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2015-Sustainable Industrial Processing Summit
SIPS 2015 Volume 4: Meech Intl. Symp. / Mining Operations

Editors:Kongoli F, Veiga MM, Anderson C
Publisher:Flogen Star OUTREACH
Publication Year:2015
Pages:275 pages
ISBN:978-1-987820-27-0
ISSN:2291-1227 (Metals and Materials Processing in a Clean Environment Series)

    Resource Assessment for Phytomining of Platinum Group Metals

    Christopher Anderson1; Peipei Shi2; Marcello Veiga2; John Meech2;
    1MASSEY UNIVERSITY, Palmerston North, New Zealand; 2UBC-MINING, Vancouver, Canada;
    Type of Paper: Regular
    Id Paper: 367
    Topic: 4

    Abstract:

    In memory of John Meech
    Phytomining has been suggested as a viable process to recover platinum group metals from mineralized soil, rock, or from mine wastes. However, extremes of metal concentration, high or low pH, and salinity that are typical of mining or mineralized materials make them challenging media for plant growth. In this work, the suitability of several PGM-rich materials is assessed for phytomining. Specifically, feed ore, concentrate and tailings from North American Palladium in Canada and surface exposed gossan from the Broken Hill mineral complex in Australia were assessed in the context of phytomining studies. The concentration of Pd and Pt in the tailings from North American Palladium was low (0.7 g/t and 0.1 g/t respectively) and these values are considered too low for phytomining. The ore and concentrate had a significantly higher concentration of precious metals, however the pH (3.6) and mineralogy of these materials are likely to preclude plant growth. The gossan from the Broken Hill mineral complex had a very high concentration for all the six platinum group metals. The concentration of Pd and Pt was 38 g/t and 14 g/t respectively and the concentration of Ir, Os, Rh and Ru in this gossan was greater than 2g/t for each of these elements. The pH of the gossan was 7.5, well within the adequate range for plant growth and is likely to limit the bioavailability of phytotoxic elements in the material such as Cu and Ni. Furthermore the CEC of 38.8 meq/100g indicates that adequate soil nutrients could be held to support plants growth. Gossan from Broken Hill mineral complex is therefore inferred to be a better plant growth media for phytomining of PGMs than feed ore, concentrate and tailings from North American Palladium in Canada.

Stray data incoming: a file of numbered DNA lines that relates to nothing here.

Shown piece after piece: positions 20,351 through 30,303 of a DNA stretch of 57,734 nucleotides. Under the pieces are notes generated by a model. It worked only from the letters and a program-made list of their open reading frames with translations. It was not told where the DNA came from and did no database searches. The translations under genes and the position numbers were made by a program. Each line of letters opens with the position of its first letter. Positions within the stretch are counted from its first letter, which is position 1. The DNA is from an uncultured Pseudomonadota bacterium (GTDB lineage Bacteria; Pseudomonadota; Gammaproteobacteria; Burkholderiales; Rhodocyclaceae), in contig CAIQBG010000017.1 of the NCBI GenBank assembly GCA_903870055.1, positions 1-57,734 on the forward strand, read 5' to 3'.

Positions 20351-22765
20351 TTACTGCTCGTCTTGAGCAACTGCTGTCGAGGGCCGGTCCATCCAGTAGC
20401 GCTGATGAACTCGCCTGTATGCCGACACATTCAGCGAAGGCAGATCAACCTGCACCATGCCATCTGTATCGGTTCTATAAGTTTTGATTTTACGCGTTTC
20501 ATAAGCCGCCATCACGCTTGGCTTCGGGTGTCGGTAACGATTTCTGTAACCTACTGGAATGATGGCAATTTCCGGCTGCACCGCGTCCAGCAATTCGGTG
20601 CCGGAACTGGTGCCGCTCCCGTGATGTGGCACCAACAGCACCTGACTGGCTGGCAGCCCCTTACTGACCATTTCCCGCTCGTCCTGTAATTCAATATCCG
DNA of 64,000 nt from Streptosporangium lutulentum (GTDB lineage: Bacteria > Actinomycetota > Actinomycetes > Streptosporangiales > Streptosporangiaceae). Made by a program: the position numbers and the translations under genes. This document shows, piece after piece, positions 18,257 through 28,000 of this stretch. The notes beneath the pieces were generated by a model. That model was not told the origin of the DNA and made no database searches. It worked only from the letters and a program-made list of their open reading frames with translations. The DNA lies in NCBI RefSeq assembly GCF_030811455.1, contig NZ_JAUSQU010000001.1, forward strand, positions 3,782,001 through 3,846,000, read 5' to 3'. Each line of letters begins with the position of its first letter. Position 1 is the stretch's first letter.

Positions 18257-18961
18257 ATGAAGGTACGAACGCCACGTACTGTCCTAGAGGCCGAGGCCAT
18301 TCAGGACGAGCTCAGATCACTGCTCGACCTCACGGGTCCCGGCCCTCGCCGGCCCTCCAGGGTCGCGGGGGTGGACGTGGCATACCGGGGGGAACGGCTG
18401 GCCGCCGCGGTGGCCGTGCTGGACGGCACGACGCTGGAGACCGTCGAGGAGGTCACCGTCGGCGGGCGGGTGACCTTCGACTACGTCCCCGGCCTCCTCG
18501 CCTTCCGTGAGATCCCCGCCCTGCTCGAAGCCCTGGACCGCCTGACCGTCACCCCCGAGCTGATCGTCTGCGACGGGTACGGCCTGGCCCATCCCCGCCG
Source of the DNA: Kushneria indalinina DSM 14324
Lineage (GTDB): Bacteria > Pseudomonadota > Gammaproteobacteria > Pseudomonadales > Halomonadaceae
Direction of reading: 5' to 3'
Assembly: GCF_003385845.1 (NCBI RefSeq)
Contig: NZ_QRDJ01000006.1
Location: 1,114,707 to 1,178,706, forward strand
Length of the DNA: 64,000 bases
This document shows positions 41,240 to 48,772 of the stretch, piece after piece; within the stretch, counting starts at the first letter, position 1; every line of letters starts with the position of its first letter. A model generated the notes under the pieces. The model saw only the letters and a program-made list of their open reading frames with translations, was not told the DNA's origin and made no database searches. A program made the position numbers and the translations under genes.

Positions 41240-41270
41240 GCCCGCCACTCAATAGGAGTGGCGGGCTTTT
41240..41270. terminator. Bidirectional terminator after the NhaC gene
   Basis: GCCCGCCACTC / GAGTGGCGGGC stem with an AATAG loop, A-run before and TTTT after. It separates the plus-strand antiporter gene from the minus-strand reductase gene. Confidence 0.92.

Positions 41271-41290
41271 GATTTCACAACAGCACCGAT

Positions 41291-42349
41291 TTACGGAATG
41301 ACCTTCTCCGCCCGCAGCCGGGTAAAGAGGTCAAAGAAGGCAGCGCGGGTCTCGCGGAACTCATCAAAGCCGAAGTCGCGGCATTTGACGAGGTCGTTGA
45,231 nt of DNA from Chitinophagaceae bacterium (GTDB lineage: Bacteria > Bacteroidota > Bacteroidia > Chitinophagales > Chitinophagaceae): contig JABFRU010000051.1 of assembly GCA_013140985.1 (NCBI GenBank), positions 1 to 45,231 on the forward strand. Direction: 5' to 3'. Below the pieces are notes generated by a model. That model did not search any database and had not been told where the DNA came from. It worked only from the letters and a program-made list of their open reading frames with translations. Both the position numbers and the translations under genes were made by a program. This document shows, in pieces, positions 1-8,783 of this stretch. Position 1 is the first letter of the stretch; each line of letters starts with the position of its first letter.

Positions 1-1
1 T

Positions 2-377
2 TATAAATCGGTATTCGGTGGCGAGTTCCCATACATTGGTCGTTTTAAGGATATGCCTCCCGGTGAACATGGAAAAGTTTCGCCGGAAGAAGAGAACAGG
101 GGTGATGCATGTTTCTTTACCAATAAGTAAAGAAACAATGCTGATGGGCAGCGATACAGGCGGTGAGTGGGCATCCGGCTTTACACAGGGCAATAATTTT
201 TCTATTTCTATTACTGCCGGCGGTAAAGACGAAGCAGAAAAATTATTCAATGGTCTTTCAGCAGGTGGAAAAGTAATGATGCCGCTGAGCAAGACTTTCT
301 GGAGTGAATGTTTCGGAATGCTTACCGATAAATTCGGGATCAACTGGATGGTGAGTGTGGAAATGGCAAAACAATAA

Keywords: phytomining, Platinum-Group-Metals, plant growth parameters

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    Cite this article as:

    Anderson C, Shi P, Veiga M, Meech J. Resource Assessment for Phytomining of Platinum Group Metals. In: Kongoli F, Veiga MM, Anderson C, editors. Sustainable Industrial Processing Summit SIPS 2015 Volume 4: Meech Intl. Symp. / Mining Operations. Volume 4. Montreal(Canada): FLOGEN Star Outreach. 2015. p. 231-248.